Would you sacrifice privacy to have your very own expansive outdoor spaces in the middle of a busy city? Compared to the more conventional, enclosed buildings around it, this urban concrete dwelling is open to the world, with much of its square footage devoted to open-air spaces where residents can soak up the sun and enjoy the fresh air.
‘Balcony House’ by Ryo Matsui Architects is located in the middle of bustling Tokyo, yet it has the kind of private outdoor space typically only seen in the suburbs. Three verandas jut out over the sidewalk, and the entire roof is a terrace affording nearly panoramic views of the city.
Wooden decking brings some warmth to the angular concrete structure, and thin black metal railings avoid blocking views and let in as much light as possible. The terraces are planted with small trees, in a city where greenery can be hard to come by.
A two-car garage on the ground level leads up to the living spaces, which are lined in a variety of species and tones of wood for a dynamic feel. The master bedroom is on the fourth level, elevated above most of the surrounding buildings for optimal views.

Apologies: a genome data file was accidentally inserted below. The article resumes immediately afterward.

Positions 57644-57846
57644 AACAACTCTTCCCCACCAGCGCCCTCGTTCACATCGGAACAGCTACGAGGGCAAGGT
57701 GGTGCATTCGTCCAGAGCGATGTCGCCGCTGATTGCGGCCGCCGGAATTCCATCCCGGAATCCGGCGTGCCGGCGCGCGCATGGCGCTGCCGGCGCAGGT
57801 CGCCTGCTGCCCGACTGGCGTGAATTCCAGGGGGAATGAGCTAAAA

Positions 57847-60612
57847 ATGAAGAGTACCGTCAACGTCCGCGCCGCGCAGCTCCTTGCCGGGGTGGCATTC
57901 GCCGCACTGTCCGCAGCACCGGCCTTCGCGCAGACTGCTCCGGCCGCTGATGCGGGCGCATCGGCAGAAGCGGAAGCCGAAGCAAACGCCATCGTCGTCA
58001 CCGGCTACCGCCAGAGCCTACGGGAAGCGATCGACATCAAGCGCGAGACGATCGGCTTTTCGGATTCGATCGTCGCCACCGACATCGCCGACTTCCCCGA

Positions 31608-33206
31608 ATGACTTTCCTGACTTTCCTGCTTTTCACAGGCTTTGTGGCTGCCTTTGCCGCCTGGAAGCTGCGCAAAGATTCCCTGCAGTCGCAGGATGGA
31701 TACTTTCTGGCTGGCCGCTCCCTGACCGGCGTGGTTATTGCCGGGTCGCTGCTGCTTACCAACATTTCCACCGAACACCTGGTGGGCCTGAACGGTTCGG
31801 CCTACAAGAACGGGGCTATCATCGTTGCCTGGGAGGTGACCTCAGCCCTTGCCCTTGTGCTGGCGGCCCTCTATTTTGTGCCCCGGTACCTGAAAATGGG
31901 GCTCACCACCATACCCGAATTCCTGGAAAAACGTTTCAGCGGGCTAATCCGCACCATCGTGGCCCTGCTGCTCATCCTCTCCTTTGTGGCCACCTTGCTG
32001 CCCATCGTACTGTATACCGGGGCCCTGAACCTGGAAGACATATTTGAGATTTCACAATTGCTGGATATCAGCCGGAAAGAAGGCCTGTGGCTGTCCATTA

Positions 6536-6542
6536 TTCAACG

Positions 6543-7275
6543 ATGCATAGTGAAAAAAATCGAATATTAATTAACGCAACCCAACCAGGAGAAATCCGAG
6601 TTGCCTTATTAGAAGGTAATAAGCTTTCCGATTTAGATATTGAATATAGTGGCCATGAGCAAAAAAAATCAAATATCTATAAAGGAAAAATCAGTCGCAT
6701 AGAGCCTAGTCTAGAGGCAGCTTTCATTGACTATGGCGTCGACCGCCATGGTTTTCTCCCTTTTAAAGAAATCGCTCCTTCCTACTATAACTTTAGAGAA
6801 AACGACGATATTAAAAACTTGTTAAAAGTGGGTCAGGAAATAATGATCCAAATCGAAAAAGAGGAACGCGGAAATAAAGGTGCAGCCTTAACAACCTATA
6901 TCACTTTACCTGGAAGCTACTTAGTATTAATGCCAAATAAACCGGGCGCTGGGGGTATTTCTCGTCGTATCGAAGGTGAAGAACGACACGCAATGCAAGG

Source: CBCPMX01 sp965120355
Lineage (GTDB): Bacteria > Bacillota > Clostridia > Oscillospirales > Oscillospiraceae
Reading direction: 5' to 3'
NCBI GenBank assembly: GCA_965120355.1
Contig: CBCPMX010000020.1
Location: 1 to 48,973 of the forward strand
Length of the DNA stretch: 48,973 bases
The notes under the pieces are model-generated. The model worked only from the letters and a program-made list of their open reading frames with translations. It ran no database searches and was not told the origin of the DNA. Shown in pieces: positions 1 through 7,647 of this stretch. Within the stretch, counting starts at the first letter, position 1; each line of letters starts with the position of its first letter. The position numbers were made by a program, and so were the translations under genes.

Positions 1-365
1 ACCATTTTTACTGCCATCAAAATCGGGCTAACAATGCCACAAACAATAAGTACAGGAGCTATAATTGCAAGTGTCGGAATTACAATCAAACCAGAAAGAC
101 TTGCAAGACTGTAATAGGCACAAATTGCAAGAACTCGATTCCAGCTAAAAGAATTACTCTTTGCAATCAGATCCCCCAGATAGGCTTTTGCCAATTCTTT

“In Japan, especially the centre of Tokyo, the house next to each other extremely approaches the site boundary. Although it is the place where we want to expect the openness to the frontal road necessarily, the site facing each other is the same condition. There are small balconies, and the planters for blindfolds. It is not exaggeration even if it is said that balconies influence the cityscape in the crowd place of the residential area. The balcony with the depth of 2m becomes the buffer area with the road and takes the function of eaves. ”
“Getting plants grown wild by keeping enough depth of the balconies, it is higher than an upper balcony and brought it up. We suggest that the balconies have a beneficent influence to not only the interior, and it enable to become the new cityscape.”